Seven Questions Over Breakfast with Stephanie Graegin

h1 October 21st, 2014 by jules

Pictured above is the title page illustration from Nancy Van Laan’s Forget Me Not, released by Schwartz & Wade Books in August. This is the poignant and lovingly-rendered story of a young girl whose grandmother is experiencing significant memory loss. It slowly builds in the story — to the point where she is placed in an assisted living center, while her granddaughter watches with concern. The illustrations were rendered by my visitor today, Stephanie Graegin, pictured below.

As you’ll read below, this is Stephanie’s fourth picture book. (Three were released last year.) She’s also illustrated middle grade novels and is working on her own picture book. Graegin’s warm palettes capture the small moments of life, and I wanted to have her over for a cyber-breakfast to discuss her work and see even more art. Normally, she tells me, she’d have a bowl of cereal. But today we are going to splurge by taking a walk to pick up a bacon and egg dub pie from the Dub Pie Shop across the street, along with a coffee.

I thank her for visiting.

* * * * * * *

Jules: Are you an illustrator or author/illustrator?

Stephanie: Illustrator.

I am in the early stages of working on a picture book that I also wrote (although it has no words), but it feels too soon to call myself an author.

Chicken Soup with Rice Sendak tribute

Jules: Can you list your books-to-date?



Picture Books:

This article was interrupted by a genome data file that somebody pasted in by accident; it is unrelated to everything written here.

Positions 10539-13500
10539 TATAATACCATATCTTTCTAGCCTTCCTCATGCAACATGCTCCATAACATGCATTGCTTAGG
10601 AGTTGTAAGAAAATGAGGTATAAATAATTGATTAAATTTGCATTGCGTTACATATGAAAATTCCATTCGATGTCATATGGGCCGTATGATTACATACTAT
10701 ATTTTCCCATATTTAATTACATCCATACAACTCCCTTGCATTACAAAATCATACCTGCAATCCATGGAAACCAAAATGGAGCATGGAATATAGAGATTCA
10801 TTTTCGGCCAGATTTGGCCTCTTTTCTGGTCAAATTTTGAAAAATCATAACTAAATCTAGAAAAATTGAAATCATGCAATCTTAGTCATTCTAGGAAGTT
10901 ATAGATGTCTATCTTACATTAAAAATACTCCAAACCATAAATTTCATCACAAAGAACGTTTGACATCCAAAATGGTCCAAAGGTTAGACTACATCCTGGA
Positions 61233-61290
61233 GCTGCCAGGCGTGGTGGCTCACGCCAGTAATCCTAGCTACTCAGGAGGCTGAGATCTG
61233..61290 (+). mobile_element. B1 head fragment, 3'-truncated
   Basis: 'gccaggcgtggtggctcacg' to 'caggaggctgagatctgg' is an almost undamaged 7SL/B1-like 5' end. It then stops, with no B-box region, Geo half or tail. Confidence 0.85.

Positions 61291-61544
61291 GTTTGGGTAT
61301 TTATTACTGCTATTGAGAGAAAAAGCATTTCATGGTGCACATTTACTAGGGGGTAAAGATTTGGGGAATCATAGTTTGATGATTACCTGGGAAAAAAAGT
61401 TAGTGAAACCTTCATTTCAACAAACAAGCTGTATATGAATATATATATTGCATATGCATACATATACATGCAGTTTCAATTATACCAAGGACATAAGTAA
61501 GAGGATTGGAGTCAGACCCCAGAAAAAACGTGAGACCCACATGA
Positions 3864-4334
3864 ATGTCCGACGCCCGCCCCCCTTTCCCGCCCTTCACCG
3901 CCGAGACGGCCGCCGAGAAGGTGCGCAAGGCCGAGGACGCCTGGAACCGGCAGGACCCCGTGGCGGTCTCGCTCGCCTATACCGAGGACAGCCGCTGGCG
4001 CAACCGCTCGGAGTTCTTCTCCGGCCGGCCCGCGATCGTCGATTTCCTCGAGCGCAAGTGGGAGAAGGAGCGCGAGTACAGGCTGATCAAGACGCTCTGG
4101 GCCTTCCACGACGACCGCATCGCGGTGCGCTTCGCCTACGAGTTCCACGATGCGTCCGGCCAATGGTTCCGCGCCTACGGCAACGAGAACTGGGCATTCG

Middle Grade Novels:

Jules: What is your usual medium?

Stephanie: I draw in pencil (mechanical 2B .5) on paper (Moleskine sketchbook, usually). I draw very tiny and scan the drawing in very high-res to blow it up larger, as I have found I just can’t draw as well large. I make many layers on duralar (a clear paper) of texture, shading, and patterns — using colored pencil, watercolor, and ink. I scan everything into the computer, then compile and color everything digitally in Photoshop. Drawing in pure pencil is my absolute favorite, though.

From the sketchbooks
(Click third image to enlarge)

Jules: If you have illustrated for various age ranges (such as, both picture books and early reader books OR, say, picture books and chapter books), can you briefly discuss the differences, if any, in illustrating for one age group to another?

Stephanie: I have done both picture books and middle grade novels. While I love both, I’ll admit that illustrating a picture book is more challenging — but also more rewarding. A picture book’s text is less specific than a novel, and you are given much more room to explore and to create the world inside the book. A picture book is wide open; almost anything can happen. At times the multitude of options for a illustrating picture book can be overwhelming, but I love the challenge of it. It can be a nice balance to be working on both formats at once — to be able to go back and forth between working in color and in black & white.

Jules: Where are your stompin’ grounds?

Stephanie: I’m in Park Slope, Brooklyn, NY, right outside of Prospect Park (the park the book Water in the Park was inspired by). I lived in various neighborhoods in Brooklyn for the last 10 years. I came to Brooklyn to go to graduate school at Pratt Institute. Before I lived in Brooklyn, I lived in Austin, Texas, and Baltimore, MD (where I went to undergrad at The Maryland Institute College of Art). As a kid I lived in Houston, TX; Fort Wayne, IN; and Chicago IL.